Skip to main content

tv   The Stream  Al Jazeera  December 18, 2014 12:30pm-1:01pm EST

12:30 pm
a manned mission to the noon. in september india joined the u.s., russia and e.u. in successfully seconding probes to the orbit of mars. you can keep up to date all day long on our website, self-declared mislick cleric to take 17 on the motivations behind such acts of aggression. plus, financially fragile small town hospitals are shutting down and having a big impact. how crowd sources apps and twit kerr be more effective than the flu shot in protecting you from some strains of the
12:31 pm
virus bringing in all of your feedback during the program. you know, we have the hostage crisis in australia. we have gunman shooting about 100 went six people. it's a lot for the world to take in. >> there is so many of these incidents but it seems hike the reactions from australia, is marly uh unique. nadine says to that point, so touching beautiful australia should be a roll model for all others. let us co exist and fight terrorism. australia has not faced any of the terror thank you very much the u.s. or u.k. has, it is easy to be tolerant, when you don't face the heat. >> the crisis in sidney
12:32 pm
ended after police stormed the cafe where the gunman held the victims. the ups dent came at a time of heightened alert, prepared by affiliates of the islamic state of the iraq. this leading minute to wonder if it was in fact, the work of a man influenced by ice sill, and what if any immarket lit have on the muslim australian community. sonar no reported incidents of backlash, and twitter users gathers thousands of support es around the world. and co-founder of the
12:33 pm
college, the first muslim liberal arts college in the u.s. he has been called the western's world's most inaneble scholar. entitled the crisis of isis it went viral, raking in hundreds of thousands of views from people around the world. thank you for being here. >> thank you. >> so you know, on one hand, we have got this incident hike the hostage crisis in australia right, and you can look at and it say this is a terrible violent act and then on the other hand, you see him raise that nag. >> right. >> and you can hear people doing violent things in the name of islam. and it all becomes confusing. >> first of all, i think it is important to remember that for instance, the idea of him being influenced by ice isle is ridiculous, because she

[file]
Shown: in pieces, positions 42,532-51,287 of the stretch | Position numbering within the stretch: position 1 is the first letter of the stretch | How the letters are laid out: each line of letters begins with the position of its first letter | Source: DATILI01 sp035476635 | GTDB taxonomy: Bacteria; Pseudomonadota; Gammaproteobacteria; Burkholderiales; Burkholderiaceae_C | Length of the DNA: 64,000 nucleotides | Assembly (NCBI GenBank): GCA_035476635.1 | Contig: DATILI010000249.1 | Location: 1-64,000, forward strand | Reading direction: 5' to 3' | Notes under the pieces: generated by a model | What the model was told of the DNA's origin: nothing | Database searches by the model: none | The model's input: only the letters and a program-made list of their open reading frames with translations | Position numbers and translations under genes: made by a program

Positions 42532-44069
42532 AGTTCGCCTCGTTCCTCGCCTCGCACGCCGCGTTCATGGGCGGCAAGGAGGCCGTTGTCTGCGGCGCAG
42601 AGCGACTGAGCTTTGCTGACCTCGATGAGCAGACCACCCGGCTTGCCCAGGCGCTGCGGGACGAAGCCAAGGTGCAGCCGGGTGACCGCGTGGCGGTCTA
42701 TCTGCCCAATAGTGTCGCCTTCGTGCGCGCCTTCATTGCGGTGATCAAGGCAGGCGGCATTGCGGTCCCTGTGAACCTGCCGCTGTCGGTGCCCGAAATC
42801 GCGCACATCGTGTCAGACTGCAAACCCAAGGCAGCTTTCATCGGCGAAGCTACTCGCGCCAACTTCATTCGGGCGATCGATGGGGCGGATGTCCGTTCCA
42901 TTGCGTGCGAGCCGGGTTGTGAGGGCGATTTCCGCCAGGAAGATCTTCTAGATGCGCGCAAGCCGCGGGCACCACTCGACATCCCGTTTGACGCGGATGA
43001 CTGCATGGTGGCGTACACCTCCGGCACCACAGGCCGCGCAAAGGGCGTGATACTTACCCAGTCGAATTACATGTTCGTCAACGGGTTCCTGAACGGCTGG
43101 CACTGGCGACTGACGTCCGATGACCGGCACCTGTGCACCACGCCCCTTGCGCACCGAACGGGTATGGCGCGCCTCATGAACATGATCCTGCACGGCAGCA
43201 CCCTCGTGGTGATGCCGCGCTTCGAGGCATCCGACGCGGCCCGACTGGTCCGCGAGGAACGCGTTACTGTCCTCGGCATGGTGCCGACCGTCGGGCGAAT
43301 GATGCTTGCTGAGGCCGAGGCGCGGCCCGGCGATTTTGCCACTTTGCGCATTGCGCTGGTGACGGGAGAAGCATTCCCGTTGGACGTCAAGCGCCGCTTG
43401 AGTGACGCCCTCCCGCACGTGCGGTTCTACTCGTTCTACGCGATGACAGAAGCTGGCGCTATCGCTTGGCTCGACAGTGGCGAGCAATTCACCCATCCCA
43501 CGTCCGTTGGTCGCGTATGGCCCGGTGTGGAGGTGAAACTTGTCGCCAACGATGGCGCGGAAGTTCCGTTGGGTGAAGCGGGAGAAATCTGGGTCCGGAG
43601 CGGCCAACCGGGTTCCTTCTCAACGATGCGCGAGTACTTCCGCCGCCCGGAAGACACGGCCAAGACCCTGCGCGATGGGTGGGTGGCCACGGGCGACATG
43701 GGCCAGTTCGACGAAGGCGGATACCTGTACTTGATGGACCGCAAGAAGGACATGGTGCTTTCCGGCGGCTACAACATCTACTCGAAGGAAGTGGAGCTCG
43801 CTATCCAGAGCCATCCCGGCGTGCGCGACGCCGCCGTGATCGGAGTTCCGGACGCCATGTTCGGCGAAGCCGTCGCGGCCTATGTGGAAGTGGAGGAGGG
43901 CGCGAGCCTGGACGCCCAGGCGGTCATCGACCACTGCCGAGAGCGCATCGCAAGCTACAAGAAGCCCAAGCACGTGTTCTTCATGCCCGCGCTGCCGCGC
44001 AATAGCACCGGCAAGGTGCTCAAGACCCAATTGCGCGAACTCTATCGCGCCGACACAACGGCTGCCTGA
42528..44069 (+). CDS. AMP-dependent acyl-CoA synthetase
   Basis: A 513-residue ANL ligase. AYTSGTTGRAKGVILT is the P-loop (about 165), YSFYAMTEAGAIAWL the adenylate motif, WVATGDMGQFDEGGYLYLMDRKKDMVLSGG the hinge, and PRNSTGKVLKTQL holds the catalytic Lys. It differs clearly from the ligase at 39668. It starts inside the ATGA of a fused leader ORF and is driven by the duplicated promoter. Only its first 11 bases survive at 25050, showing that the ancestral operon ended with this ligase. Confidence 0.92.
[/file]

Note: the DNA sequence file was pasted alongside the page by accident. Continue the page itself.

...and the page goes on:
12:34 pm
was shiite, and isil is anti-shia. >> every though this some that are claiming that he worked on behalf of them? >> no, it is rubbish. the second thing, is the man is clearly insane and this is an aspect of what is happening out this, that people aren't thinking about, is the profound mental illness. the modern world is driving a lot of people mad, and you can see that around the nobody, because the -- you know the extreme circumstances of people find themselves in the rapid pace of life. human beings are meant to be at a much slower pace, evolutionary biologists will tell you this. even our just the rhythms that our normal to keep people healthy, are all out of whack because of artificial lightening, say tone that levels. >> true. realities. >> but with regard to
12:35 pm
australia, this was a cohesive response, this is a call for tolerance, do you think we are evolving globally in our roof uhs. >> no, i think -- >> it is much worse, and i think it is nice to see a #all right with you, but overall i think people are so fed up with muslims in a lot of places you can see this march in germany, let's face it. these aren't neonazis and even though the left is claiming that, a lot of them are just ordinary germans that are fed up with what is happening. i think muslims need to really become more aware of the fact that all of these incidents even they they represent an incredibly small number of muslims -- muslims are went 5% of the world's population, so we are going to have more insane people. 25%, just by sheer statistics. unfortunately, religion is often enlisted in people's insanity. this is something that has happened throughout history.